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Money Habitudes Encourages Constructive Discussions About Money for Back-to-School

Company behind popular Money Habitudes cards encourages people to think about money with a list of reasons specific to the back-to-school season. Good conversations about money and finances happen when they are proactive and constructive. Assessing one’s habits and attitudes related to money in a fun, non-threatening manner can be an effective first step in handling larger issues.

Wilmington, NC, August 22, 2009 — LifeWise promotes making healthy financial decisions with its latest list of seasonal reasons to have a constructive conversation about money. Because money plays such a central role in our lives, people benefit by talking proactively about it instead of waiting until there is a critical need to discuss finances. And with every season come specific challenges and opportunities around money management, be it planning for summer vacation, battling the excesses of the holiday season, or shopping for back-to-school.”

The back-to-school season is exciting, but it can also be daunting when it comes to restocking wardrobes and lockers and making big purchases like computers. There are perhaps hundreds of little back-to-school decisions that people make about money, but if we understand how we relate to money, we’re better equipped to make healthier, balanced choices,” says Syble Solomon, president of LifeWise and creator of Money Habitudes™, the leading conversation-starter about people’s habits and attitudes about money.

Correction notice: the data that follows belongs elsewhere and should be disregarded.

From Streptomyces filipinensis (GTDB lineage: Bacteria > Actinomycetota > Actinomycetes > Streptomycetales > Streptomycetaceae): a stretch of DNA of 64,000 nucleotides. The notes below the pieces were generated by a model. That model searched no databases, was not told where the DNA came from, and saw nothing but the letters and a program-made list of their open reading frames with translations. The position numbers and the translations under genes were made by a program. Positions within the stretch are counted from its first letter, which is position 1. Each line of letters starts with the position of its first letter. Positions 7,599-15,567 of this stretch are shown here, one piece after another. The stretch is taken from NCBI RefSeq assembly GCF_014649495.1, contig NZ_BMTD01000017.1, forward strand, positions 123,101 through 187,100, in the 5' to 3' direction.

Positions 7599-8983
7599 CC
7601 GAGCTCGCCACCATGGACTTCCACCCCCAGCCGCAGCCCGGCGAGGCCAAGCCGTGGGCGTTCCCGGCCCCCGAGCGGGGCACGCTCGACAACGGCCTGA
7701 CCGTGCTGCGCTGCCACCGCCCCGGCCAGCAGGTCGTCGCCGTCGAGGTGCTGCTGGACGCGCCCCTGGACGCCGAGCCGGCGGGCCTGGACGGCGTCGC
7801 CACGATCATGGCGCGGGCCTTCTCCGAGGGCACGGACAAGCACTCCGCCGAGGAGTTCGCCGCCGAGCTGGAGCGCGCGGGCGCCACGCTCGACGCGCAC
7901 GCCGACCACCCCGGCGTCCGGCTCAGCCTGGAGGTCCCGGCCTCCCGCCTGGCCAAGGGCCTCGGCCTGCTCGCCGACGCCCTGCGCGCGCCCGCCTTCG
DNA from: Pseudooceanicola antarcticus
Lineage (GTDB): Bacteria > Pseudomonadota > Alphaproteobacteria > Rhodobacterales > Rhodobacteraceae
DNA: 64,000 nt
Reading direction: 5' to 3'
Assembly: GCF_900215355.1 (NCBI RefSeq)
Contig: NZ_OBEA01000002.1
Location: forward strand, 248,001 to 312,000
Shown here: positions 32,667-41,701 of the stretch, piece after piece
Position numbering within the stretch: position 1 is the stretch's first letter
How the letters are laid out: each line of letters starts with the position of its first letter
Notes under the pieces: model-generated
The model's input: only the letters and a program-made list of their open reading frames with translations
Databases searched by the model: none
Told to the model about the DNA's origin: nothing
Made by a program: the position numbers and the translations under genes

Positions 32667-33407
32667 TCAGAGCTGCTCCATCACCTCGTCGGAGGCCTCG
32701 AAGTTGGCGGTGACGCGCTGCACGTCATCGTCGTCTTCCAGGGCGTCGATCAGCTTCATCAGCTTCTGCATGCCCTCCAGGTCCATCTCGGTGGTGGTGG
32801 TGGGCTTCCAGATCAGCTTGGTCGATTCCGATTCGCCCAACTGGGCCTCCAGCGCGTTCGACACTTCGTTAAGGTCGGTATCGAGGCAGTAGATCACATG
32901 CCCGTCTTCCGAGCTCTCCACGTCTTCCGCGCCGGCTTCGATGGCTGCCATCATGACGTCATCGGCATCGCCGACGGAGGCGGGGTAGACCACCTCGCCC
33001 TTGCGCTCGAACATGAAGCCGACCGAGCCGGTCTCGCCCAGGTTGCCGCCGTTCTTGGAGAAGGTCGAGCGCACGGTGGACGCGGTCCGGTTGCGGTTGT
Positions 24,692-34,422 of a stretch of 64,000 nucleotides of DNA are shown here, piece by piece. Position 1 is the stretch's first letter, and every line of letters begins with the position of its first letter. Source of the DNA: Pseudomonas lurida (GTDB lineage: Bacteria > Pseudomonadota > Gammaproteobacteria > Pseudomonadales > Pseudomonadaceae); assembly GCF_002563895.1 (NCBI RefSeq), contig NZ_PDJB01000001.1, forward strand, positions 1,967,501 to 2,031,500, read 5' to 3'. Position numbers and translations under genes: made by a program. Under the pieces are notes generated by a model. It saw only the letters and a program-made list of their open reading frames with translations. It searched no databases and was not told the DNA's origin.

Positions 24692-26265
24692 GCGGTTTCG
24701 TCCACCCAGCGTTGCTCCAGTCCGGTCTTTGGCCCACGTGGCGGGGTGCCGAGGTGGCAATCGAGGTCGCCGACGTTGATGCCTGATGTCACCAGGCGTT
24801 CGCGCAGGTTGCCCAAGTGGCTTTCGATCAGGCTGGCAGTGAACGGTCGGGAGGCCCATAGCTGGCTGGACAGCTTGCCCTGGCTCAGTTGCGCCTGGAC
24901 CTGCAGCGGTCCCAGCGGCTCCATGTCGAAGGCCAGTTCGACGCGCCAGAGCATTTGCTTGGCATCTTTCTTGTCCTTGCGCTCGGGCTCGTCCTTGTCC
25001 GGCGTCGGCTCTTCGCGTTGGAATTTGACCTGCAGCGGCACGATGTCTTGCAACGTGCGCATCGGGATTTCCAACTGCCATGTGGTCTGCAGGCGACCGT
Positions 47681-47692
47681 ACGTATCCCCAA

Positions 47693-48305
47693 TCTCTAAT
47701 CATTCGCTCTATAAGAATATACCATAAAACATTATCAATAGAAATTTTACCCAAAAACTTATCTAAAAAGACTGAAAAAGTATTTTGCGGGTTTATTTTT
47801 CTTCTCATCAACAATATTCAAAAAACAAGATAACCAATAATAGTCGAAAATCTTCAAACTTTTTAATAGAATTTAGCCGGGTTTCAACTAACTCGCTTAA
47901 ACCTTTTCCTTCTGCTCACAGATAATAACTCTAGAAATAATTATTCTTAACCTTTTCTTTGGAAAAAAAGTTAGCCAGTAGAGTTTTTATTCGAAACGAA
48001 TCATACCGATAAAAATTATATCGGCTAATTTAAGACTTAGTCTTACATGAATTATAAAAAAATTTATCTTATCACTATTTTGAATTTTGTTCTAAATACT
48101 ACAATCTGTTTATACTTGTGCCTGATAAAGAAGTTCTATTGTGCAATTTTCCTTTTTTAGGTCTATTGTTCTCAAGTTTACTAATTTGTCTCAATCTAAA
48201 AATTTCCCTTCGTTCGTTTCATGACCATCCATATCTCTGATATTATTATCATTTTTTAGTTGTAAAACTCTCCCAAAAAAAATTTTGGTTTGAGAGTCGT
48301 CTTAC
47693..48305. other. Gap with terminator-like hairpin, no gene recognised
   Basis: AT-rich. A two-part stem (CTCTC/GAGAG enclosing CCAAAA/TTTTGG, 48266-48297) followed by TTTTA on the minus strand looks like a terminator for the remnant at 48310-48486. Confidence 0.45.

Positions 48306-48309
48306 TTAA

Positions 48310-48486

Despite a predicted 7.7% decrease in back-to-school spending from 2008, the National Retail Federation estimates an average expenditure of around $550 per child for families with students from Kindergarten through twelfth grade.
As opposed to other high-intensity spending periods, during back-to-school, children are very involved and exposed to their parents’ money decisions. These weeks provide an opportunity to model good money behavior. However, a trip to the mall for shirts or notebooks may also reveal parents’ problematic money habits.
Consider these questions and topics to shape your buying decisions while shopping with your kids and the messages you convey:

  1. Savings vs. Value: If you hold onto money very tightly, you may be a penny wise and a pound foolish. When the price tag is your only criterion for making choices, value can be sacrificed and, in the long run, it may cost more money. For example, do you buy a cheap book bag and have to replace it every couple of months? Do you scrimp on a computer or software and then waste hours because it is unreliable or doesn’t meet your student’s needs? Know when it’s worth spending more money for value and when it isn’t. Point out the differences between products to help your child learn how to make wiser choices.
  2. Needs vs. Wants: If you love to shop and are easily influenced by salespeople, or if you are living vicariously through your children’s purchases, you may find yourself buying items your child doesn’t need and may not even want. A cell phone may be a necessity, but do you need all the bells and whistles? When shopping for school supplies, resist tempting impulse buys like a $20 pen or cute paper clips. Stick to a list, decide on one allowable impulse item for yourself and your children in advance, and set a spending limit. Parents who compare prices, differentiate between needs and wants and allow a controlled “fun buy” make good choices without feeling deprived.